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How WR KJ Hamler fits with the Broncos

ENGLEWOOD, Colo. — If Jerry Jeudy added to the Broncos' receiving corps, KJ Hamler then transformed it.

When the Broncos drafted Hamler with the 46th-overall pick in the 2020 NFL Draft, they added a player with explosive speed and more positional versatility.

With Hamler on the roster, the Broncos now have a fully built-out receiving corps. In Courtland Sutton, Denver has a proven Pro Bowler with a 6-foot-4 frame and the ability to box out cornerbacks to make jaw-dropping catches. In Jeudy, the Broncos have a player with tremendous route-running ability. And in Hamler, Denver has next-level speed.

Though Hamler didn't run at the 2020 NFL Combine because of a tweaked hamstring, he said he previously posted a 4.27-second 40-yard dash. On film, he's even faster. Once he reaches full speed, he's hard to catch up to. During a 100-yard kick return against Michigan, the Broncos timed Hamler in one 40-yard stretch and clocked him at 3.93 seconds.

That speed often translated into big plays for Penn State. Hamler posted 33 catches of at least 20 yards during his two seasons with the Nittany Lions. He also recorded 14 catches of 30 yards or more, eight catches of 40 yards or more and four catches of at least 50 yards. Three of those catches of 50 yards came last season, as Hamler led the team in receiving yards for the second consecutive season.

That big-play ability should translate to Offensive Coordinator Pat Shurmur's system, in which he prioritizes chunk plays in the passing game. Only five teams made more plays of 20 or more yards than Shurmur's Giants over the previous two seasons.

The Broncos could use that upgrade. In 2019, the Broncos ranked 25th in passing plays of 20 or more yards and 21st in rushing plays with the same qualifier.

Hamler attempted just 17 rushes during his two seasons in Happy Valley, so it's unlikely that will become a defining part of his game. Even the threat of Hamler's speed, though, could force defenses to honor the possibility of him taking the ball on a jet sweep or reverse.

Early on, it seems likely that Hamler will compete with Tim Patrick for snaps. They wouldn't necessarily play the same position, but the combination of receivers on the field in a three-receiver set could change depending on Hamler's readiness. If Hamler proves his readiness early on, the Broncos could line Sutton and Jeudy up outside and put Hamler in the slot. Otherwise, Denver might put Jeudy in the slot and have Sutton and Patrick as the outside options.

Hamler, who caught 98 passes for 1,658 yards and 13 touchdowns in two seasons, said after the draft that he can play both the outside and inside receiver positions. At the NFL level, though, it seems most likely that he'll line up in the slot.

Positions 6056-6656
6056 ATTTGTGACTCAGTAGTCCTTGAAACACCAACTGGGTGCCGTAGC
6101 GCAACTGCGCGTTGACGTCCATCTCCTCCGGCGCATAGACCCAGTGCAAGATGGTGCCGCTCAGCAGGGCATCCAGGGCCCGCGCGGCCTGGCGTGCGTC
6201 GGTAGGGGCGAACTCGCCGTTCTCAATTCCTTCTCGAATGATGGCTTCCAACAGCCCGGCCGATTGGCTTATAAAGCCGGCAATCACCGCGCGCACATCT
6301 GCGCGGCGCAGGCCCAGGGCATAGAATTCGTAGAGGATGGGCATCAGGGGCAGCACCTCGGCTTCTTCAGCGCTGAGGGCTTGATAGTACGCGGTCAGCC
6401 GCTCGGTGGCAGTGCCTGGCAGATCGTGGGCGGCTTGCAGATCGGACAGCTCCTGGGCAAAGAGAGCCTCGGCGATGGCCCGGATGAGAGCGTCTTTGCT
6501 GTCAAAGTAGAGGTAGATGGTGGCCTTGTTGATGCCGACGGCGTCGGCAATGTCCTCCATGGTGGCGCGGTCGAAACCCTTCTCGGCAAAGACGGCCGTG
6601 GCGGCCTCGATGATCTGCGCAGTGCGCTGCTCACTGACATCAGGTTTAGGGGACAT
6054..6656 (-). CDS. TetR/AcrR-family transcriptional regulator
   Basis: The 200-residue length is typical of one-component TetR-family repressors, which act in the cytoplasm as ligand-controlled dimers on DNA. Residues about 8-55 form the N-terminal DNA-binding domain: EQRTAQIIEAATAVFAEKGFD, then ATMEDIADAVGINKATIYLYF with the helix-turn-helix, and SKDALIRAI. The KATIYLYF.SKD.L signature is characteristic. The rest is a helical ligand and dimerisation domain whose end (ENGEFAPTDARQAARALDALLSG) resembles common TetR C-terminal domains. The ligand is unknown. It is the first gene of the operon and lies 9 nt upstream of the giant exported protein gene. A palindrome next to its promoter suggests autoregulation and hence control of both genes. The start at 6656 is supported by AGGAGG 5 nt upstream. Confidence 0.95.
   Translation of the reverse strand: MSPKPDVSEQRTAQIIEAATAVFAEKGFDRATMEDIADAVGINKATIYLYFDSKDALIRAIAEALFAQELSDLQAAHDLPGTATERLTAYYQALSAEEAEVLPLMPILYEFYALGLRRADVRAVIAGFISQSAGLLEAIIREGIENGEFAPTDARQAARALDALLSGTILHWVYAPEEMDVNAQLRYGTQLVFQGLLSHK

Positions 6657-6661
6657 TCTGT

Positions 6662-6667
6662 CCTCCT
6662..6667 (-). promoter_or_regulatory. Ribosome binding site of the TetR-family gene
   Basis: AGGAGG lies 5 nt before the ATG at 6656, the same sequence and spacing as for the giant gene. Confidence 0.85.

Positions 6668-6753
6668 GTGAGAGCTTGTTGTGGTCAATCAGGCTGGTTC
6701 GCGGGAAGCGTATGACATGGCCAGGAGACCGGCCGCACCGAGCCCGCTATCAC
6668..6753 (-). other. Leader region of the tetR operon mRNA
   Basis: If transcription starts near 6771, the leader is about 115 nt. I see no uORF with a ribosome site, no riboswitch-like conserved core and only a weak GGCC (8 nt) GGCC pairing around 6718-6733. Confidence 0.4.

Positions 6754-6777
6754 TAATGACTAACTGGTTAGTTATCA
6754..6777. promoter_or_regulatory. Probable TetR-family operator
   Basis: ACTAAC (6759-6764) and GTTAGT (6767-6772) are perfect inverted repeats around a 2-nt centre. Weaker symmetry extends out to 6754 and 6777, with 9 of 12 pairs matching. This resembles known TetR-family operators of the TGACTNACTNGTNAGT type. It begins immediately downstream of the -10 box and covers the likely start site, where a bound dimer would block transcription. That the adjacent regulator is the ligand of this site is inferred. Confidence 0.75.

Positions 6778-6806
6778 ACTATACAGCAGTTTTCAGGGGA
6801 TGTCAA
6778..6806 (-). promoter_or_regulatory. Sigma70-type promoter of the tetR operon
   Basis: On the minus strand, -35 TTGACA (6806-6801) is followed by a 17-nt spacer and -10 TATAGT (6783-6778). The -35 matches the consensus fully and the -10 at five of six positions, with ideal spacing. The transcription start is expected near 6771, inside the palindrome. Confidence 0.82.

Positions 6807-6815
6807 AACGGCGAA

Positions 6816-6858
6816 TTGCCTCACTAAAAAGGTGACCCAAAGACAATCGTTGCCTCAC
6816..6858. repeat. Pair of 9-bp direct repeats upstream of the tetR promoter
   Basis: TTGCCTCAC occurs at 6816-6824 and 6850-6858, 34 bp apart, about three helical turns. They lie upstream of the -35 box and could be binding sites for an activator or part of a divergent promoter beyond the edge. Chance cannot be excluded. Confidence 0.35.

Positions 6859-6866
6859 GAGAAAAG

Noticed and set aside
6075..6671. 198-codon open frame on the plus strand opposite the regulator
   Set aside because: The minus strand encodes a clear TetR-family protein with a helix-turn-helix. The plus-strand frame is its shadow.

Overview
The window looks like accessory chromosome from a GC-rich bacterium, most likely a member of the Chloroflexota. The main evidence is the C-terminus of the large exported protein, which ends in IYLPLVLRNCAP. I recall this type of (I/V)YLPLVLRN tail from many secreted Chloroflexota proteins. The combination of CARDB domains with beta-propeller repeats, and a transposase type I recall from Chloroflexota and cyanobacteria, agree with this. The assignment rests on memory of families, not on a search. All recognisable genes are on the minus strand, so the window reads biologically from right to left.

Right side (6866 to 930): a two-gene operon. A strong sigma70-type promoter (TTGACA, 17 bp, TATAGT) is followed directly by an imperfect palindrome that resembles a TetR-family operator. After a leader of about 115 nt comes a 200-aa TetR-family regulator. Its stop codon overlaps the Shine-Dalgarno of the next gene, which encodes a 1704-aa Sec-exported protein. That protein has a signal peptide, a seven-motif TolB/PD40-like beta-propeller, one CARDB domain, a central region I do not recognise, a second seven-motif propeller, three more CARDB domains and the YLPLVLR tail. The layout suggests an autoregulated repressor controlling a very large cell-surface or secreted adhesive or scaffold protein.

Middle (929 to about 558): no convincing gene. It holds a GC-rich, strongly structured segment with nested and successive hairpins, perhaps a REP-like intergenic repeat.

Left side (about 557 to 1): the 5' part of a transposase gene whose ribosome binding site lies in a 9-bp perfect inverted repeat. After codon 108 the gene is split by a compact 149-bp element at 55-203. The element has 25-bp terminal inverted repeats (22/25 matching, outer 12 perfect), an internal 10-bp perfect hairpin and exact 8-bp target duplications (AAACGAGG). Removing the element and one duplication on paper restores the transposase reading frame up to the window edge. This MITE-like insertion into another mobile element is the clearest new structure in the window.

He and former Penn State teammate DaeSean Hamilton may have the true competition for the slot position.

And while Hamler may end up with the fourth-most targets on the team — Sutton, Jeudy and Noah Fant seem likely to finish above him — he'll still demand respect at all times. And if teams ignore Hamler, he has the speed and ability to score an 80-yard touchdown.

In either event, his straight-line speed should put pressure on opponents' deep safeties as Sutton and Jeudy work underneath. And with an improved passing game, that should also help Melvin Gordon and Phillip Lindsay find easier running lanes.

While some may be concerned about Hamler's 5-foot-9, 178-pound frame, he held up while at Penn State. Hamler started all 26 of the Nittany Lions' games during his two seasons on the field at State College. He rehabbed a high-school ACL injury as he redshirted when he first arrived on campus.

As a finalist for the 2018 Paul Hornung Award, which is given to college football's most versatile player, it's possible that Hamler could also contribute as a returner. It's unclear how likely that is, as Head Coach Vic Fangio said after the draft that Hamler would likely only be involved in the return game if he's not involved on offense.

With a strong performance in the return game, Hamler broke Penn State's freshman all-purpose yardage mark in 2018 as he posted 1,417 yards. Saquon Barkley previously held the record.

In Denver, though, he'll prove himself as a wide receiver. And while he struggled with drops in his final season — John Elway didn't seem concerned when asked about it after the draft — he could be a game-changer.

Hamler sees himself in the mold of a three-time Pro Bowler who stands just 5-foot-10.

Eagles wide receiver DeSean Jackson was selected with the 49th-overall pick in the 2008 NFL Draft and has proceeded to catch 598 passes for 10,420 yards and 55 touchdowns through his first 12 years in the league.

"DeSean Jackson is the main guy I play like," Hamler said after the draft. "I've been hearing that since I was younger. He's my favorite player. Him and [former NFL WR] Steve Smith are the people I look up to. From a play making ability, from taking a slant 60 yards for a touchdown and stuff like that, I think me and DeSean are very similar. DeSeanJackson is my favorite player."

For a Denver offense aching for big plays, that would be a welcome addition.

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